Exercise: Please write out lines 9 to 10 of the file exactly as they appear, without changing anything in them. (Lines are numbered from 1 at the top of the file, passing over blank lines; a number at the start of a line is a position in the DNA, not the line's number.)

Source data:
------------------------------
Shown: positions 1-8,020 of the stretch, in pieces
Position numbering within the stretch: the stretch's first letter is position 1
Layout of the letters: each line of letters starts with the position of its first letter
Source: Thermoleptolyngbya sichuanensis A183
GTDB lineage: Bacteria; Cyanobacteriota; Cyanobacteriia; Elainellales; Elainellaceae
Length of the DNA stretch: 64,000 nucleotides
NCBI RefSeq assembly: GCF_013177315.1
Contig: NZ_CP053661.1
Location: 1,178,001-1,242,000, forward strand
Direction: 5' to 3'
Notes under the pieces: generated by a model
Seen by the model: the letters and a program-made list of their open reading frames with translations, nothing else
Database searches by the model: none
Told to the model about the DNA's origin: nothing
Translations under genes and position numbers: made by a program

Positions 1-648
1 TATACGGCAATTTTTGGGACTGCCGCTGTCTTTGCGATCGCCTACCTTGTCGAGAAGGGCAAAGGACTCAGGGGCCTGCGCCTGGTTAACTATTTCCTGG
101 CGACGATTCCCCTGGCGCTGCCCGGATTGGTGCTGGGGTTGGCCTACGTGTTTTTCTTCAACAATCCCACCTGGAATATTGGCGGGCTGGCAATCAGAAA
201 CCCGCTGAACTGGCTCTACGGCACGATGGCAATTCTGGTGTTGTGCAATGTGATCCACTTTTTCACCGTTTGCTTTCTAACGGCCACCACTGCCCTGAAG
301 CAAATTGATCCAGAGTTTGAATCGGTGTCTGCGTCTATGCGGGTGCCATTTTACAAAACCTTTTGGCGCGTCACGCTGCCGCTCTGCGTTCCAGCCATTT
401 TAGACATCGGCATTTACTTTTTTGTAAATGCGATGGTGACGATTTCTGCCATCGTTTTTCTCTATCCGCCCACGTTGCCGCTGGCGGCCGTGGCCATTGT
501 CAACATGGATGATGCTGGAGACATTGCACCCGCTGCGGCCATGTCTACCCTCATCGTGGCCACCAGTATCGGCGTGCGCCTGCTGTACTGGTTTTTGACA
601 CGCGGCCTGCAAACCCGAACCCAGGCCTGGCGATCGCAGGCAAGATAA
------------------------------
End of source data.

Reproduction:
Location: 1,178,001-1,242,000, forward strand
Direction: 5' to 3'